Ultimately we decided (out of a shared love for the collaboration between John Cage and Merce Cunningham) to work separately, each thinking about the other, wondering what the other might be up to, but not knowing, just sort of trusting it to work out, and also being interested in whatever discordant notes might arise. I actually did look at some of his earlier work, as inspiration, to find the tone …and, conversely, Richard knew my book SPRAWL very well. So, yeah, for most of the time we worked with or toward each other remotely — one in Los Angeles and one in St. Louis. The result is, as we’d hoped it would be, a cacophonous book that is sort of rhyming and riotous at once.
TM: Between being a publisher, professor, writer, mom, etc., it’s incredible that you still seem to manage to find time to read. What are your strategies for carving out reading time?
DD: The vast majority of my reading is for teaching or for Dorothy. My strategy for fitting in other reading is pretty dull: I read a lot in the summer. For a while I was reading non-work stuff before bed each night (a long stretch there with Angela Thirkell novels), but I’ve slipped into the habit, at this medium-to-late stage in the semester, of watching TV at bedtime instead.
TM: Do you put books down? Or do you finish what you start? How do you prioritize your reading (beyond teaching and Dorothy)? The Angela Thirkell novels, for example — what kept drawing you to them?
DD: I do put books down, yeah, all the time. I’ll put them down after one page. That’s harsh, and it means I probably miss out on work I might appreciate, but if I’m not immediately interested in the writing it’s hard to justify the time. The Thirkell books are an odd exception. The writing isn’t great. There’s also a certain amount of problematic politics in them (they’re from the 1930s and ’40s). I started them because they’re a series set in the English countryside and I was looking for something easy, bedtime reading. That’s not what I’m normally looking for when I read, but I was feeling stressed out and wanted pleasant little stories about mostly happy people. I did actually grow to admire them more over time. There’s a wonderful sense of ease about them. This sometimes means the books feel too loose, or repetitive, but also they don’t feel labored. It doesn’t feel as if Thirkell was wringing her hands over them, and for some reason I find this refreshing. It feels a bit free.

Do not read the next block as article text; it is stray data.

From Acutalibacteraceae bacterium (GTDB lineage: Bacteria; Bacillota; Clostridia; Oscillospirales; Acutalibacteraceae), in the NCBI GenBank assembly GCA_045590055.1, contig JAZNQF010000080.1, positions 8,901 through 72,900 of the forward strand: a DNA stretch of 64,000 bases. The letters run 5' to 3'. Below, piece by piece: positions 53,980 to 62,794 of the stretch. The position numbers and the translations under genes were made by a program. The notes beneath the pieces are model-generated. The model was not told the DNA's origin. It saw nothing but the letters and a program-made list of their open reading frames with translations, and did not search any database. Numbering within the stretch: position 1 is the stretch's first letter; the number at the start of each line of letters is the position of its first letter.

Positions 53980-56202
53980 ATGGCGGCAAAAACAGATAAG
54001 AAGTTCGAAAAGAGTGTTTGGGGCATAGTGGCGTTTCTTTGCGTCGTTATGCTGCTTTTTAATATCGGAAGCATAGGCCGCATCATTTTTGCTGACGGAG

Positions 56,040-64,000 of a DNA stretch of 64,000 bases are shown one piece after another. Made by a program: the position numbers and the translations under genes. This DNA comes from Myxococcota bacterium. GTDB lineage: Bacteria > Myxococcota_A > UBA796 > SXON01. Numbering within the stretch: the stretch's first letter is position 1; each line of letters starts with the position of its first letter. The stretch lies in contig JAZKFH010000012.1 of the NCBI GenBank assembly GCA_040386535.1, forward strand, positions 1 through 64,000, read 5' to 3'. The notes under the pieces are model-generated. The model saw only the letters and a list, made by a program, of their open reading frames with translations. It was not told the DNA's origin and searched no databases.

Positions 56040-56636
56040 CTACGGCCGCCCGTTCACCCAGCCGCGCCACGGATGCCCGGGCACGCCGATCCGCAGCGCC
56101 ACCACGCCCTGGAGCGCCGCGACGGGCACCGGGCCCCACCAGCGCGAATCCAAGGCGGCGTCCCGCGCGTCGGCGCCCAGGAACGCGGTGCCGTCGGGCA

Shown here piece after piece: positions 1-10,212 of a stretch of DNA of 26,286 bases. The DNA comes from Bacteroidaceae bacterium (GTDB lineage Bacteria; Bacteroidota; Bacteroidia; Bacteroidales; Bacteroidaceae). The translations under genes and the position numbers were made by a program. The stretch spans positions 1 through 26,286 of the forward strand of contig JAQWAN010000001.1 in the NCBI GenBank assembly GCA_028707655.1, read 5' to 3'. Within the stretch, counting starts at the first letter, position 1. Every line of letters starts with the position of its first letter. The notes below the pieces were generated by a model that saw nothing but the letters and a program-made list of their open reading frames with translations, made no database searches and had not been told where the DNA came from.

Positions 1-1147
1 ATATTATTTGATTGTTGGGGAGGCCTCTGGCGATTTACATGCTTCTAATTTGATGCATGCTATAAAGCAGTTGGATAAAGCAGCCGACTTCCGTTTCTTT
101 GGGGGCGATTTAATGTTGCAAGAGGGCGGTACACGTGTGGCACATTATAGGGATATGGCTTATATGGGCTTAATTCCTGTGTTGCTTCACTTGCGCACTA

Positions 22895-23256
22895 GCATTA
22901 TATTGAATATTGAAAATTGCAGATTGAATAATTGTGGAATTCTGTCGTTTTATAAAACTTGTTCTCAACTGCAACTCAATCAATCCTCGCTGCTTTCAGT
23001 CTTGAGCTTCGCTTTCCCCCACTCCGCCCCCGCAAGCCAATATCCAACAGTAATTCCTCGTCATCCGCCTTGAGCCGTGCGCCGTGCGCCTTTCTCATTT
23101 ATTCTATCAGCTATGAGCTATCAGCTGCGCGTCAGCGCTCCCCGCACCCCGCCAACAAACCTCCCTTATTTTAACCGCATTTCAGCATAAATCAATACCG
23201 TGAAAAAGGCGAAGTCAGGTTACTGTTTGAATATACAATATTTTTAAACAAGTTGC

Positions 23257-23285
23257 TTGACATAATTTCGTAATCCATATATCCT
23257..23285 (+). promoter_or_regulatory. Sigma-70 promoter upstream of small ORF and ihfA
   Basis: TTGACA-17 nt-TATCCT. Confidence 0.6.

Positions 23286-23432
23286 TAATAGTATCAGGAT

TM: Seven years in, what’s the hardest part of running Dorothy?
DD: It’s definitely just finding the time.
TM: What’s the most rewarding?
DD: The money and power and fame! Also I really like working with these strange, brilliant writers.
TM: What’s something you’ve read in the past year that you’ve loved?
DD: Sylvia Townsend Warner’s Lolly Willowes: Or the Loving Huntsman
TM: What’s something you’re looking forward to reading, but haven’t yet?
TM: In the classroom, what’s a book that you love teaching, and why do you love teaching it?
DD: Just this semester I taught Marguerite Duras’s The Lover in a new course on desire, and it was incredibly satisfying, a very rich conversation, because it’s such an open text, there’s so much to wonder at — the politics, the way Duras writes sex, the way desire is enacted structurally. And then one of my favorite short stories to teach is Stanley Elkin’s “A Poetics for Bullies.” It’s hilarious, for one thing, but also it gets students to see what you mean when you harp on about how a character is made up of language, or what you mean when you say that there should be action in the writing itself.